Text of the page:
As I write, some of the most important Republicans in the country are debating about how the GOP can help secure the future of this country. They’re debating the big economic questions.
Meanwhile, I’m writing about college football.
While I care about getting people jobs and making these jobs better, like many of these candidates I am also very interested in college football. I am a Republican, but more importantly for the purposes of this column, I am a Stanford football fan. My big non-economic question is this: Am I ready to drink the Kool-Aid?
Let’s get this out of the way. The answer is no.
Stanford is definitely a contender for the conference championship. But there’s a lot of good teams above it, and during a year that’s increasingly recognized as a weak season for the Pac-12, Stanford’s going to need all the help it can get to force its way into the national conversation.
Can Stanford ride carnage to the top? I’m confident that teams above No. 8 Stanford will lose – in fact, there are three sets of teams above No. 8 Stanford that play each other. Michigan State plays Ohio State, Alabama plays LSU and Baylor plays TCU. If Stanford wins out, it’ll be at least No. 5 in the AP Poll. And Stanford can expect at least one team to take a stupid loss. How many times have there been three undefeated teams?
Would carnage be enough? It’s nice to have other teams lose late in the season, but that doesn’t guarantee a shot at a title. Stanford might be No. 4 in the AP Poll, but the playoff committee doesn’t need to take the AP’s word as gospel. And lest you wonder whether the AP might try to split the national championship: When it’s time to crown a national champ, the winner of the CFP will have played a slate that will clearly make it the most deserving team in America. The playoff committee doesn’t have to pick the four most deserving teams. It just has to avoid picking teams whose omission would threaten its legitimacy. The odds of the committee being so monumentally tone-deaf as to leave out an undefeated, top-ranked Ohio State (or something like that) are pretty much zero. Last year, after all was said and done, the only real controversy was irrelevant to anybody outside of Fort Worth.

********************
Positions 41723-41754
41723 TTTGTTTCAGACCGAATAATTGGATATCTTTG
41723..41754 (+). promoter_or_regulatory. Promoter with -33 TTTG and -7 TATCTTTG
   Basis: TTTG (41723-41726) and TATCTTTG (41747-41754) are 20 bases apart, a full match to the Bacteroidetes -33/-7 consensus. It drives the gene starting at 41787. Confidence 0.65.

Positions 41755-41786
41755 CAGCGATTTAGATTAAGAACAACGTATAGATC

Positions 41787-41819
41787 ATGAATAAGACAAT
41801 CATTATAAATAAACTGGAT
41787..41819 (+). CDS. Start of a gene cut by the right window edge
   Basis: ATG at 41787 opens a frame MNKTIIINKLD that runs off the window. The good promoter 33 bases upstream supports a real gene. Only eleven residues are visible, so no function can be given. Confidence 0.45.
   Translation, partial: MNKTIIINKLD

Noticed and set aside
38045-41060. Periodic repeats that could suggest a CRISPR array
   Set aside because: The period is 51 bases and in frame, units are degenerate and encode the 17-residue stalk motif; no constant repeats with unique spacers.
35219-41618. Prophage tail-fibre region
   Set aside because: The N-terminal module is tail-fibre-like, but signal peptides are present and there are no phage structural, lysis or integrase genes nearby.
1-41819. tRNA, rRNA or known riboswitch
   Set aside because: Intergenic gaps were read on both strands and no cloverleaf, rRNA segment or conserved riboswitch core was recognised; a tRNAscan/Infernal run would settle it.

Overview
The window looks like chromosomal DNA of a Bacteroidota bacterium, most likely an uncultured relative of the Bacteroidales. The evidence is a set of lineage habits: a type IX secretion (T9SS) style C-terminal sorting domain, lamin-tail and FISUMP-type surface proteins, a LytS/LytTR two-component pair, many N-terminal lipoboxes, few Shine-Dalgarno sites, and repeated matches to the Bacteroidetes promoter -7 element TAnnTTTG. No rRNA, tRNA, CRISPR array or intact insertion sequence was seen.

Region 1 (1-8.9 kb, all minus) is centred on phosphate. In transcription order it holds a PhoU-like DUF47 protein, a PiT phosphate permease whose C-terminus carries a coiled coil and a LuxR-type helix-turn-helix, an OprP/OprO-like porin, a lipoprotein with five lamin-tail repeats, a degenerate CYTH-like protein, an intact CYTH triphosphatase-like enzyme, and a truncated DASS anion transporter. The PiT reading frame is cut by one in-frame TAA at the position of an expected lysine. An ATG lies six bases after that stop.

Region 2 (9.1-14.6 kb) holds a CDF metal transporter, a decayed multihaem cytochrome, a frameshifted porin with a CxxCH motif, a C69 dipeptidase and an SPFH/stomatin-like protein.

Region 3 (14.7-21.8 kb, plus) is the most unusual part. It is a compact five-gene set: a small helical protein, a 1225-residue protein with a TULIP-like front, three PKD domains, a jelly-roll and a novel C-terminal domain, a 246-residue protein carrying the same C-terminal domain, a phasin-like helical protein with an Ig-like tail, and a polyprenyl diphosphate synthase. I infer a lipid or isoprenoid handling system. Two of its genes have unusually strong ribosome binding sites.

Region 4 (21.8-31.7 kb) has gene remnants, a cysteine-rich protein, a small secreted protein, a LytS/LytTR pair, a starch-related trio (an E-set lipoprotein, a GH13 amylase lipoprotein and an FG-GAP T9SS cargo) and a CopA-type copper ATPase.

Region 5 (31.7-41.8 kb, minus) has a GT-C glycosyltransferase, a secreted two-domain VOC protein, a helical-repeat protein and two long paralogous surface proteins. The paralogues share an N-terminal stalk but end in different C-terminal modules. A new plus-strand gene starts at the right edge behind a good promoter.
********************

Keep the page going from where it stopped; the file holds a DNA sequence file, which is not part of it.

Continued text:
At the end of the day, how does Stanford’s resume stack up? Last year, Ohio State lost to a 7-6 Virginia Tech team and went on to win the national championship. Is Northwestern last year’s VT? I don’t think so. We forget that Ohio State needed the committee to utterly humiliate the Big 12 in order to get into the playoff. And if Stanford’s in the hunt for the No. 4 seed, people are going to ask the same hard questions they asked the Buckeyes about whether Stanford really deserves to vault over another 1-loss team.
People will find out soon enough that the Cardinal’s schedule is not actually that great. You can’t blame them for doing their best with the schedule they’ve been given (well, apart from Northwestern), but this is unquestionably a down year for the conference. UCLA is acquiring a national reputation for wilting in big games, making Stanford’s win over UCLA less notable. Cal hasn’t earned the benefit of the doubt. Oregon, Washington and Arizona are all down. And it’s increasingly clear that when Stanford went to the Coliseum the Trojans were in shambles.
Yes, I’ve illustrated a worst-case scenario. But worst-case scenarios should be not only considered but also expected. The committee will always have tough decisions to make, and Stanford’s shaky schedule gives it a reason to ding the Cardinal. It’s hard to run the table anywhere. But even if Stanford runs the table, you could talk me into thinking that Stanford would be a team with one victory worth mentioning. And while I really want the Stanford seniors to go out with a national championship, one marquee win is not going to be good enough. Let’s root for chaos. Stanford’s going to need it.
Winston Shi sent in his column past his deadline tonight after being spotted at a Republican debate watch party. Tell him to stop fawning over the GOP and start helping his editors out at wshi94 ‘at’ stanford.edu.